Wednesday, April 7, 2010

TOUR, entry 3 by evan the sister of mercy

Our third and final day of driving to the first show has taken us up into the remote reaches of Michigan’s Upper Peninsula, or “The U.P.” And though on a map it looks like it should belong to Wisconsin, or even Canada, you can see why Michigan would want to reach over and claim it for itself. Frozen lakes pocket dense forests that enforce a peaceful silence over the land with their sentries of ancient trees. During a roadside stop our delighted hollers echoed and disappeared into the ranks of gray trunks.

After stocking up on replacement fuses for our van’s power inverter and bakery outlet bread for our daily sandwiches, we made our way to Marquette’s lakeside downtown. There we found a music store with instruments in the window but nowhere inside, and a recording studio in an historic house-turned-strip-mall that we unfortunately had no time to cut a song in. On the lakeshore the discussion inevitably turned to the strange blend of emotions we were experiencing at the thought of opening for a band we grew up listening to.

Tonight’s show was quite the way for our first-time tour manager to jump in and learn how to swim. First of all, the water in the analogy would be frozen as the venue turned out to be a hockey arena. The show’s coordinators were somehow completely unaware of our inclusion in the night’s proceedings and we were banished to a less-than-pleasant smelling locker room with nary a bottle of water to quench the thirst of our dry, open hanging mouths. Any tour’s first night is going to be a hectic, but this has seemed particularly haphazard. Katie, Third Eye Blind’s tour manager, also a first-timer, would later ask, “Does anyone do this more than once?”

During load out, I realized my guitar was conspicuously missing from our gathered gear. No one in 3EB’s crew had seen it or had any idea what might have happened to it. But we did. The hired help that assisted us in removing our instruments from the stage seemed to be comprised of students from the university putting on the show, who probably assumed that every piece of equipment laying around belonged in one of the two semi trucks traveling with the show. Though the fellow supervising their loading maintained that the crates holding guitars were full and couldn’t possibly be holding mine, he let me investigate. “But you gotta go now—we’re about to close her up.” Scrambling over bicycles, boxes of t-shirts, and the disassembled stage, I reached the front of the carrier where the guitars were kept. There, sitting on top as if waiting for my rescue was the misplaced instrument. Holding it aloft, I gingerly picked my way over the uneven terrain and rejoined my band mates in the van.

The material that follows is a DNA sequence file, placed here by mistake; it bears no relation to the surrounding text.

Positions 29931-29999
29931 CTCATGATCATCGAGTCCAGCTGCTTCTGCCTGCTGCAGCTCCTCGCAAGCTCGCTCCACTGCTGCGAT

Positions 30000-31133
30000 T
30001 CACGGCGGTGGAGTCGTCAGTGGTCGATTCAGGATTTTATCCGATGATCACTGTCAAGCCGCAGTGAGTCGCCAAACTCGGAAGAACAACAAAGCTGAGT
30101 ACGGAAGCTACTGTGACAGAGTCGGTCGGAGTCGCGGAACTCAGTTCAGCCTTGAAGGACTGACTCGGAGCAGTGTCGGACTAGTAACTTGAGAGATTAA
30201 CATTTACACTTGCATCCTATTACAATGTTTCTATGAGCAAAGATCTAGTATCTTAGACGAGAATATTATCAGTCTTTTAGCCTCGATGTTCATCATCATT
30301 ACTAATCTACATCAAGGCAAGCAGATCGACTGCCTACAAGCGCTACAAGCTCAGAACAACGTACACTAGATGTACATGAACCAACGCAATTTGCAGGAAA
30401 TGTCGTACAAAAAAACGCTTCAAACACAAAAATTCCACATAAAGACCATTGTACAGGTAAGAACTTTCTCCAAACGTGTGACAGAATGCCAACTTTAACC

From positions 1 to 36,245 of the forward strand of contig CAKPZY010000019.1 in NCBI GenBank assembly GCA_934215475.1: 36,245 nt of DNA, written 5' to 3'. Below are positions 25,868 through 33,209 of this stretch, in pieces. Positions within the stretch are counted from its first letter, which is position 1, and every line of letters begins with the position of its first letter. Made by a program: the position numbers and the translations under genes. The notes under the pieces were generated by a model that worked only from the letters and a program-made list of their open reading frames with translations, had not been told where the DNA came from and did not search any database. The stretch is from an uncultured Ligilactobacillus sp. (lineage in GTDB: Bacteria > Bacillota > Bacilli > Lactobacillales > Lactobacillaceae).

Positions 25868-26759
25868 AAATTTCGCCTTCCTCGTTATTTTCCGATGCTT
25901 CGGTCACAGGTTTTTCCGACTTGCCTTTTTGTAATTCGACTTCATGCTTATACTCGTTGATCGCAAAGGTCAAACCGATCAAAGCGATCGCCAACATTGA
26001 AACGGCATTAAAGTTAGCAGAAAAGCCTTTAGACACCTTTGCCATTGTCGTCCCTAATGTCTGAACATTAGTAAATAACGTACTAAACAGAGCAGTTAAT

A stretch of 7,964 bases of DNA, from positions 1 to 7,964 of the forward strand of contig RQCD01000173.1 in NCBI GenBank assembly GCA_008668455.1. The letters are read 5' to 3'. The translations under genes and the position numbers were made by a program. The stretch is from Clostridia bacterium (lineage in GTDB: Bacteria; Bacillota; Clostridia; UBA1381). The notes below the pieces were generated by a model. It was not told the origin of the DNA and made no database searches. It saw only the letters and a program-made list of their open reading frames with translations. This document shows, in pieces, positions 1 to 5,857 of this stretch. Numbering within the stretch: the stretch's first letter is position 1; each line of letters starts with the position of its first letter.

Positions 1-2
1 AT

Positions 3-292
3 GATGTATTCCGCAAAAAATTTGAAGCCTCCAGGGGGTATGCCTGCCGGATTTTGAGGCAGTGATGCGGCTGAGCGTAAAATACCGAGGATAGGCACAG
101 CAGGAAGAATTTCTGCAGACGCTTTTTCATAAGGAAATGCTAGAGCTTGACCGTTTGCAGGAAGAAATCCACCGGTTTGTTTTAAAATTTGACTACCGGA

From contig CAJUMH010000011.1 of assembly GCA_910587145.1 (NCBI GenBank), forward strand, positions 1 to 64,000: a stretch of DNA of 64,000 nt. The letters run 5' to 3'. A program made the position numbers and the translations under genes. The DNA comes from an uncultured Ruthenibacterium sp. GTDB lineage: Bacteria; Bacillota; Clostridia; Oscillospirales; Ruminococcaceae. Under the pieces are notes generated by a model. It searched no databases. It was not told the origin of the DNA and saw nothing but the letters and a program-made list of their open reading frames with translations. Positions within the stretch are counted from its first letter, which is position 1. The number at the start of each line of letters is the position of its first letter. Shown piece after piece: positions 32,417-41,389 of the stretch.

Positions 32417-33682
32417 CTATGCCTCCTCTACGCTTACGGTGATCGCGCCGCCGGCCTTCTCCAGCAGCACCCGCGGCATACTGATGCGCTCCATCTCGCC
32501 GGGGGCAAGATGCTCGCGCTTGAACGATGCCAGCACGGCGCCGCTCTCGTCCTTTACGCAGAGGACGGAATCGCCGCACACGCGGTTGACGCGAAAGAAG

A rocky start to be sure—it was also our first proper tourdate with our newly configured trio, which demands most of our spare limbs, and all of our concentration, to make up for the lack of a drummer. Everyone, including us, seemed to be getting a feel for things. But we enjoyed sending our unpolished sounds out over the board-covered ice, and getting to know our tourmates whilst joining them on their bus for a toast. Our lovely couch surfers for the night had a pet bunny that was trained and as soft as they come. As I drifted off I knew we were only going further down the rabbit hole, but I imagined it belonging to a furry friend like him, and the thought was quite comforting.

Tour ENTRY 2. by evan

Everything had been going well today. We secured a place to stay with family friends in Minneapolis while driving north without a set destination for the night. Casino billboards peppered the drive with moments of amusement:

“Voted sexiest casino in the Midwest!”
“Come Gamble, Get Free Buffet!”

We were nearly enticed by these siren calls, but managed to stay the course. Upon arrival, the smell of baked goodies, one of our gracious hosts, and Emily, a deaf, floppy-eared Collie, all emerged from the house to welcome us.

We set up shop in the kitchen with our trusty new travel-sized food processor, the centerpiece of our plan to eat healthily yet affordably this tour, and whipped up batches of hummus and salsa for dinner. (If you have any food processor recipes that don’t require refrigerated ingredients, please submit them below.) After finishing off with some chocolate chunk brownies, everyone was quite satisfied. Except Joshua—it was no sensation of contentment warming his belly: “Does anyone else’s stomach hurt?” A trio of shaking heads answered.